Managing Conflict During Quarantine
Conflict is something that most people do everything within their power to avoid. However, most of the time, it is through conflict that we not only learn a lot about the other person we’re in a relationship with, but it is also an opportunity to learn about ourselves.
If you think about any type of relationship, it is not conflict-free, and if you really explore it, it most likely has made your dynamic stronger.
Staying at home with loved ones brings a silver lining for some of us that are able to take the time to optimize the time together, however, it is also accompanied by anxieties brought on by a massively disruptive global crisis. The majority of us are grappling with fears of illness, concerns about income, exhaustion from caretaking, and uncertainty of what the next day could bring.
If you mix those fears together with the stir-craziness of quarantine, it is enough to strain the healthiest of relationships, often leading to conflict. However, there is such a thing as healthy conflict and as a therapist, I would say that comes from the rebound.
Here’ some useful tips on how to get through conflict with loved ones, which can be used any time, but ESPECIALLY during quarantine.
Tips for Families:
If you have adolescents in the home, it is important to understand that it is developmentally appropriate for them to be in the stage where they are striving for independence, the adjustment that they have been going through, and now the loss of. When autonomy has been “taken” from us in the way that we know it to be, it can cause agitation, anger, and eventually apathy.
The frustrations of adjusting to life under the same roof without a break creates normal conflicts. Yet, when unresolved conflict from the past bubbles up and rears its head, it can be painful and hard to manage during times like these.
How to manage family conflict:
Don’t take sides. Taking sides hurts feelings and divides the family. Blaming one person in the family so the rest of the family feels better is dysfunctional and does not improve the family dynamic in the long run.
This time is bringing forth feelings of discomfort for each family member in their own way, therefore everyone is contributing to the uneasiness of the household at times.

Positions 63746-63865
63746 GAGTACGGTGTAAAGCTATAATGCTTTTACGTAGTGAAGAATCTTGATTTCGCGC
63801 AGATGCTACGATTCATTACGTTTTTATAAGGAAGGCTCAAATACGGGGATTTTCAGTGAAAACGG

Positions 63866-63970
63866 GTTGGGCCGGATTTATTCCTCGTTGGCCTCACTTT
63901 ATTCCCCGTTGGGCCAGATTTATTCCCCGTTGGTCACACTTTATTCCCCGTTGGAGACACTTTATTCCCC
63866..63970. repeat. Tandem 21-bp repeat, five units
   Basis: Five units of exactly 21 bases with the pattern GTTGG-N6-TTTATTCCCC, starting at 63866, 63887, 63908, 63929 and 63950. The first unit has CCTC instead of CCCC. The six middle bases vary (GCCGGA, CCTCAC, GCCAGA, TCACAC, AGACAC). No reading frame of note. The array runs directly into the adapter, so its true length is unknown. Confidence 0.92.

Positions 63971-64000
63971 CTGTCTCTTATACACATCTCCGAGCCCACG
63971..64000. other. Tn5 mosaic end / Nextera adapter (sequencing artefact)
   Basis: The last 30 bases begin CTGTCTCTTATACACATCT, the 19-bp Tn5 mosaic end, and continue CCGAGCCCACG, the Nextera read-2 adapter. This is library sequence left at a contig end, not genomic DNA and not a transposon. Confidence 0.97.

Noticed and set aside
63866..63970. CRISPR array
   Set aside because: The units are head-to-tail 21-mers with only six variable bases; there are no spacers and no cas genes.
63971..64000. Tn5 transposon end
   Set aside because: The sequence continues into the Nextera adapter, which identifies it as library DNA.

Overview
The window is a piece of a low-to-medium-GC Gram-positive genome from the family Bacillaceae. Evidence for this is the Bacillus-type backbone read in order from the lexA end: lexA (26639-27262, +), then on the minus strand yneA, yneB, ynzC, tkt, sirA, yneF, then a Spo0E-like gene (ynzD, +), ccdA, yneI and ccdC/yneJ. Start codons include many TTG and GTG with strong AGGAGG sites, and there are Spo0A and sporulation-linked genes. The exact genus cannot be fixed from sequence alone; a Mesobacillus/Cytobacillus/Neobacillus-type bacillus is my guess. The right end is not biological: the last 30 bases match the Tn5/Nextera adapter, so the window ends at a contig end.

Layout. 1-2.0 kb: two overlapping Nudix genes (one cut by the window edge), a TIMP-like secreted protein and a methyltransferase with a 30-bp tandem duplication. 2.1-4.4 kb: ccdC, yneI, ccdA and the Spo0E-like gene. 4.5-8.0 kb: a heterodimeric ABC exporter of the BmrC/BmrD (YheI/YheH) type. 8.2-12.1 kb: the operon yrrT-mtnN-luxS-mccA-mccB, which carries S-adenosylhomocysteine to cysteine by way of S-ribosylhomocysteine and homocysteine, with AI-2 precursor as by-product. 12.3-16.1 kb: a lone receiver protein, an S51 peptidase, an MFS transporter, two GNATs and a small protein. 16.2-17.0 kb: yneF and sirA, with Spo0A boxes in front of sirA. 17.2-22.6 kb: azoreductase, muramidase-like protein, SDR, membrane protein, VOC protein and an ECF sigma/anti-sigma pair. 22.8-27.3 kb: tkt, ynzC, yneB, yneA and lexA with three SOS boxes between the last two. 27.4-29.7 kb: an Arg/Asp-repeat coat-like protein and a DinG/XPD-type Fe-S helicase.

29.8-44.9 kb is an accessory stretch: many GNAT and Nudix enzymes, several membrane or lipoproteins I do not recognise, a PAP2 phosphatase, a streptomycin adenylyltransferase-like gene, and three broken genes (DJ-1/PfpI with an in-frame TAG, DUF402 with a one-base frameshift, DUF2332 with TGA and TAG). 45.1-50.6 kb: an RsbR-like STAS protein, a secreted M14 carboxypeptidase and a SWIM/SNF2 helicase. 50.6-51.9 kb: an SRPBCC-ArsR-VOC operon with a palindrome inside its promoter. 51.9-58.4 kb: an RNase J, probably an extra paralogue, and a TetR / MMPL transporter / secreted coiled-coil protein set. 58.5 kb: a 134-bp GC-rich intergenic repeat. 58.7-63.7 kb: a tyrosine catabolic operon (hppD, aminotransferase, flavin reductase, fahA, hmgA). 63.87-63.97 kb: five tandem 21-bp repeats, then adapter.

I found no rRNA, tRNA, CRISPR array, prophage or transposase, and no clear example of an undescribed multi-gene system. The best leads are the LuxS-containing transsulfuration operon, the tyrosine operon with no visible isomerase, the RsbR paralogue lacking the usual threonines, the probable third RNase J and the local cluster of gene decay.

Saying neutralizing statements like “I see that everyone is frustrated, let’s take a breather” or “everyone has a right to be heard, but let’s take a pause until we can all talk calmly” is beneficial.
Practice a gratitude exercise. Create a nightly ritual where each person will name something that they are thankful for, about each family member. It can be the smallest thing, for example: “Thank you for taking out the trash”, or “Thank you for your comforting presence.” When you practice gratitude, it leaves little room available for negative thoughts and feelings.
Delegate time for personal space, and for family time. The majority of us are still working on something- whether it be a personal project, work, or school. Create times during the day for each member to have time to get that done, as well as scheduling family time. Some examples of that are board games, movie nights, or some kind of family project. This is the time to get creative!
How to manage relationship conflict:
Even the most emotionally healthy couples may be facing conflict at this time. Navigating this new constantly-close “normal” may be challenging to cope with, but possible with these strategies:
Tips for Couples:
Re-frame the problem. Most of the time, when in conflict, we look at the person as the problem, but if we can shift away from that thinking to understand that the problem is the problem, then our partner will no longer be our enemy.
Think of you two being on a team working together to steer away from allowing the problems of the outside come into your home. Understand that it will disguise itself as frustration, irritability, and/or anger, but hold on to that as the problem simply trying to take over. What can you and your partner do to protect your unit?
Compliment each other. Making compliments throughout the day can show appreciation and value, and let’s keep it real, who doesn’t want to feel that?
You have a unique opportunity of watching your partner work! Giving a compliment like “You kicked butt on the phone today with your boss”, “You’re so smart and organized, it’s such a beautiful thing to be able to see”.
This kind of deep appreciation, like all soulful praise, is critical to the survival of any relationship, especially one in crisis, and one in close quarters. Appreciation and valuing not only show our partner that we love them, but also that each person believes in the other person—for who we each are.
If you feel like conflict gets to an uncomfortable level, it’s okay to seek external help to work on skills such as communication and patience. Remember that we are all experiencing this time differently, so looking for tools to help you get through this time is helpful and normal.
Above all else, remember to be kind to YOUR mind, and the minds of those you are sharing space with.
Follow Dr. Claudia on Instagram @bekindtothemind